Biden Official Deflects Question About US Heating Fuel Shortage, Talks About Helping Europe Instead

john kirby cold americans
Petty Officer 1st Class Carlos M. Vazquez II, Public domain, via Wikimedia Commons

Editor’s note: The headline of this article has been updated.

The weather is starting to turn, the wind is brisker, and you can sense the coming winter around the corner. I grew up in Minnesota, where winter knows how to party, so I am lucky to live in Virginia, where comparatively the winters are tame and don’t last nine months like they do in the land of 10,000 lakes.

However, plenty who live further northeast than I will face much colder temperatures and might also find themselves unable to heat their homes thanks to what seems to be a theme in this administration; shortages. This time the shortage isn’t baby formula or grain, but diesel and heating oil.

But it’s not just northeast homes that will feel the chilled kiss of poor government priorities this winter; literally everyone will be affected by a diesel shortage.

When asked what the plan is to keep Americans from feeling the frost this winter, the White House tried to soothe our fears by telling us all they are doing… for Europeans and Ukraine.

I’m Gonna Have To Get Back To You

Biden administration spokesman John Kirby had to tap dance around a reporter when asked about his boss’ plans to mitigate the diesel fuel crisis. Fox News’ Jacqui Heinrich asked:

“What are we doing to increase the supply of diesel given that the Energy Information Administration said as of October 14th, the U.S. only had about a 25-day supply?”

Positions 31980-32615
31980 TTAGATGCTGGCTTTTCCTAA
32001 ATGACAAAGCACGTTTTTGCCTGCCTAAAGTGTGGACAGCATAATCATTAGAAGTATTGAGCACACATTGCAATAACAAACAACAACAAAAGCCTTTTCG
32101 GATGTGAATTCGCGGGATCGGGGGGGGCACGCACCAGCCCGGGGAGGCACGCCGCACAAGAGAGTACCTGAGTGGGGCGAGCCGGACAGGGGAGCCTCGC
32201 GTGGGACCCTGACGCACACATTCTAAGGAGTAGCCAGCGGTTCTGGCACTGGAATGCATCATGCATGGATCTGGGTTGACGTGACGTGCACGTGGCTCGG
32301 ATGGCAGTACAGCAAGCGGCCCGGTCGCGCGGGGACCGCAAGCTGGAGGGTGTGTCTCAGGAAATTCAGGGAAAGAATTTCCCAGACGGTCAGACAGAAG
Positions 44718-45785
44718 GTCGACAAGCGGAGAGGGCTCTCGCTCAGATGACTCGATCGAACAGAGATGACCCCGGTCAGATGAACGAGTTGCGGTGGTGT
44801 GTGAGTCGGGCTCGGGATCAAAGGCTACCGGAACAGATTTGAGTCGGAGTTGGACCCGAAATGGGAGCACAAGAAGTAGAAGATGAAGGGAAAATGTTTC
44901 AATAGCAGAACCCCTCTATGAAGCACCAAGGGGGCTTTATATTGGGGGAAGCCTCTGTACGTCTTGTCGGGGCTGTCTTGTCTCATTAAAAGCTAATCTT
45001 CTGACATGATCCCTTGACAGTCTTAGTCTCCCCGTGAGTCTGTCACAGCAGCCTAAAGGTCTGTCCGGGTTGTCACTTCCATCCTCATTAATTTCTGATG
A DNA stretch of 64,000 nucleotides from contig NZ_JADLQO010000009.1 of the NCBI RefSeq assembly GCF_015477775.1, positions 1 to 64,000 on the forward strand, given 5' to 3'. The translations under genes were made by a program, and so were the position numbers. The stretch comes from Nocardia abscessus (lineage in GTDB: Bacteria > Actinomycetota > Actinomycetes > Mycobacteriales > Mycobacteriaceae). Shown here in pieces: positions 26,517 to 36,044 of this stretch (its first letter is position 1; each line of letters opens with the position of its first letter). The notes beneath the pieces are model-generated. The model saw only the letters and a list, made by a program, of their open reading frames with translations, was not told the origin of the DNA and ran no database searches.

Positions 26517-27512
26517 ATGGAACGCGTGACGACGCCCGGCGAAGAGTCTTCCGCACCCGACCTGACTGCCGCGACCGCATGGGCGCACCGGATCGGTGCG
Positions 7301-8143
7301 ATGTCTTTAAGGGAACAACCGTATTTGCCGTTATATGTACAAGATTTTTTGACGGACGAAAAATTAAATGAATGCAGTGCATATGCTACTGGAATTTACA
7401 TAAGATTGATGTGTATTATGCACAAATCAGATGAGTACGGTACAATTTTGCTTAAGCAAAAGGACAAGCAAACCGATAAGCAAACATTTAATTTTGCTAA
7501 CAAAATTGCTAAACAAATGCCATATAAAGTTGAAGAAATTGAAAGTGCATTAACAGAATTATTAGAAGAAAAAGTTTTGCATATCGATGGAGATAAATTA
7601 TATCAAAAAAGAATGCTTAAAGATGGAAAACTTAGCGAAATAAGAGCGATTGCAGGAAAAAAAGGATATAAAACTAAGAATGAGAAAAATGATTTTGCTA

She went on to point out the severity for Americans:

“You have the northeast and New York already rationing home heating oil. What are we doing to prepare for the winter and to ramp up supply of diesel?”

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Mr. Kirby acknowledged that he didn’t have an answer on the diesel, which blows my mind; every spokesperson for the White House should’ve been prepared for a question on diesel.

The worst part, however, was his attempt to assuage America’s concerns.

Supporting Europe

While Americans worry about how to stay warm in the winter, Kirby told the press that cold Americans can be comforted that the Biden administration is focused on foreigners instead:

“But – but writ large, the President has been working very, very hard to make sure that we’re – that not only are we ready for fluctuations that could come – and, of course, the prices are going down, and we think that’s important – but that we are also doing what we can to help our European friends and partners who are also going to be facing a long, cold winter.”

Well, as long as we are helping out our European friends, I guess this is fine. I wouldn’t want to be flagged as a Russian sympathizer by stating we should take care of Americans at home before taking care of our European friends and partners. 

It’s reported that we have been exporting over a million barrels daily since cutting off Russian diesel fuel imports. European homes tend to use diesel for heat more than American homes, so helping them wean off of Russia would require us to export our diesel to them so that 2022 doesn’t look more like 1942.